Review: Hawksmoor Spitalfields Bar
The first thing you notice about the new basement-bar below Hawksmoor Spitalfields is that it looks like it’s been there forever. The space, which once housed a strip-club, is in fact only a matter of weeks old, but already feels like a proper (dare I say it) ‘speakeasy’; the sort of which many in London have attempted in recent years but few have pulled off as impressively.
It also appears to have had a fair bit of money thrown at it. There’s a brass wall made from Art Deco lift doors salvaged from the 1920s Unilever Building in Embankment, columns built from reclaimed Victorian glazed bricks, and old chemistry lab table-tops and booths nestled in beautifully tiled alcoves opposite the bar. It certainly feels like the most glamorous and, fittingly, ‘nocturnal’ of all the Hawksmoor venues so far.
The bar menu here doesn’t feature Hawksmoor’s signature steaks (the kitchen downstairs is too small) but instead serves up an array of ‘burgers, dogs and wings’ to accompany a short but punchy list of beers -Kernel and Meantime are currently available – and cocktails. On the cocktails front, five are mainstays, and five – the ‘Desert Island Drinks’ – are picked each month by a different bartender.
On our party of four’s recent visit, favourites included ‘Shaky Pete’s Ginger Brew’, topped off with London Pride, and the totally tropical ‘Monk Antrim’s Manila Julep’, made with pineapple bourbon. The Marmalade Cocktail came as somewhat of a surprise for those of us expecting a drink containing gin, campari and marmalade to more closely resemble the bitter-sweetness of, say, a negroni, when it was actually citrus-fresh thanks presumably to the generous splash lemon juice also listed as an ingredient. Regardless, the end result was still infinitely and dangerously drinkable. The tobacco-infused Old Fashioned was a genuine disappointment and the only real bum note of the night for me, as it lacked any real detectable smokiness to separate it from a (albeit very good) standard Old Fashioned.
Of the food menu, everything we ordered, and we ordered a lot, was great, but the side dishes in particular were absolutely bloody brilliant. The shortrib nuggets were mind-blowingly good – crispy on the outside and all unctuous, sticky flesh on the inside. The chicken wings were, simply put, the best I’ve ever eaten. The tangy meat just slides off the bone in one whole go. Fuck off Nandos. This is how it’s done.
The ‘smashed cucumbers’ and ‘Tamworth Laab’ venture off somewhat incongruously towards South East Asia, but who cares when it tastes this good. The latter is Hawksmoor’s riff on Yuk Sung – a zingy combination of minced pork, chilli, garlic and fish sauce, served in fresh gem lettuce leaves which you use to scoop it all up like a taco shell. Both dishes are perfectly executed plates of freshness, and provide a welcome respite between the slabs of meat and grease that also undoubtedly warrant your attention.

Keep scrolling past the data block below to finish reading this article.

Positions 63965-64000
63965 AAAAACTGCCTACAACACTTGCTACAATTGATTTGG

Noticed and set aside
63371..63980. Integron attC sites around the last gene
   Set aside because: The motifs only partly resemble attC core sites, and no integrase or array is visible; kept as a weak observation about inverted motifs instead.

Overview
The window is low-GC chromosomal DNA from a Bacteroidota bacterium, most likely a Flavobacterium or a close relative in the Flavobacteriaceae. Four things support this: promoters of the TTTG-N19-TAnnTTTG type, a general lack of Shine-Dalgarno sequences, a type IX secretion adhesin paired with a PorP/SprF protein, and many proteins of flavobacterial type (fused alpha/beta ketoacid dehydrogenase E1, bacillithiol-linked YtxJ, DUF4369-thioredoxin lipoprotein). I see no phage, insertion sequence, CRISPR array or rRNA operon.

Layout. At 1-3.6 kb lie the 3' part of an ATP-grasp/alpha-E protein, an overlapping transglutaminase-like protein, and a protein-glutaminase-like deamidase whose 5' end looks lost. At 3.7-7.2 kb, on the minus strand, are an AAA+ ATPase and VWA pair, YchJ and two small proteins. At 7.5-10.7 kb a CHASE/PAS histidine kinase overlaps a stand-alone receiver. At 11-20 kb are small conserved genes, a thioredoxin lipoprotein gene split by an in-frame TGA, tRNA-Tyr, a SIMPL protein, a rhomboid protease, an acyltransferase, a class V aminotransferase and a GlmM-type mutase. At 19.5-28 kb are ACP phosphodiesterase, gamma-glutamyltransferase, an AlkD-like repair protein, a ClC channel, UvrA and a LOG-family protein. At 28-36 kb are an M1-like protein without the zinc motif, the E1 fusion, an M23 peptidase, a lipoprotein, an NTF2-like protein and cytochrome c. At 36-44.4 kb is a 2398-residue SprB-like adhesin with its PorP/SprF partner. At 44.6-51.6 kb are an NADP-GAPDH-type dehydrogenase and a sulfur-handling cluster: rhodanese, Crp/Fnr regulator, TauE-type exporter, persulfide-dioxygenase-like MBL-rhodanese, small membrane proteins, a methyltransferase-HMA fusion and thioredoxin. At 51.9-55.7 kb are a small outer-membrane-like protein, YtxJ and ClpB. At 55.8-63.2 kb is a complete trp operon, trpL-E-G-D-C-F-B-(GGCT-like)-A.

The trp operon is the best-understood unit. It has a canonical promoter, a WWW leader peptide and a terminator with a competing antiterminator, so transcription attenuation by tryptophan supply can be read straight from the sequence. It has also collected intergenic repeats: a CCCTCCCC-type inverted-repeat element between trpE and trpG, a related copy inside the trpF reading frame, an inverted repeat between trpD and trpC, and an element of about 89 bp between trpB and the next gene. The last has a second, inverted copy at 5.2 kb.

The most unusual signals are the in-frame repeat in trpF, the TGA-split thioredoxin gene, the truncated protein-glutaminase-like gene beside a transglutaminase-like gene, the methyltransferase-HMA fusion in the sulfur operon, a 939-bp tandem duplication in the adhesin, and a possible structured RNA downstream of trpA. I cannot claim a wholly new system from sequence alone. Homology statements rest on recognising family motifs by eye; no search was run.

The ‘French Dip’ – braised shortrib with cheese in a brioche type roll, with a boat of marrow gravy on the side – is as overwhelmingly rich and deliciously filthy as it sounds. Although their cheeseburger was perfectly cooked and enjoyable enough, we were all in agreement that it fell just short of the ones served at Lucky Chip, currently in residence at The Sebright Arms. My friend Tom noted that this was a 7.5 out of 10 kind of burger and that, by way of comparison, a bacon cheeseburger (The ‘Kevin Bacon’) at Lucky Chip would probably rate as a 9.5, and the bone-marrow studded ‘main event’ served upstairs in the restaurant (at twice the price) would score at least a 15.
We also tried the poutine – chips, cheese and gravy with melted cheese and tender slow-cooked oxtail thrown in for good measure, an excellent chicken burger – served with egg and bacon on top – and a portion of triple-cooked chips with home made ketchup.
Unsurprisingly, at this point in the evening our party was pretty much defeated and so opted to share a peanut butter shortbread with salted caramel ice cream for desert. The shortbread was a bit dry. And it needed more ice cream. But in fairness, at this point in the meal I think we’d have struggled to genuinely enjoy any more food at all, whatever it was and however good it might have tasted.
In all honesty though, these are minor gripes and you have to look very hard to find fault with the place. The venue is great, the drinks and food were superb and the staff were, as always, fantastic. Like the rest of their operations, Hawksmoor’s new bar is as pretty near to perfect as it gets.
Finally, if this is to be East London’s rebuttal to the likes of Soho’s Spuntino, Pitt Cue and MEATLiquor – the no-reservations, queued-around-the-block hip homages to American fast food at it’s dirty best – then Hawksmoor already has one sizeable trump card up it’s sleeve: you can actually book a sodding table here.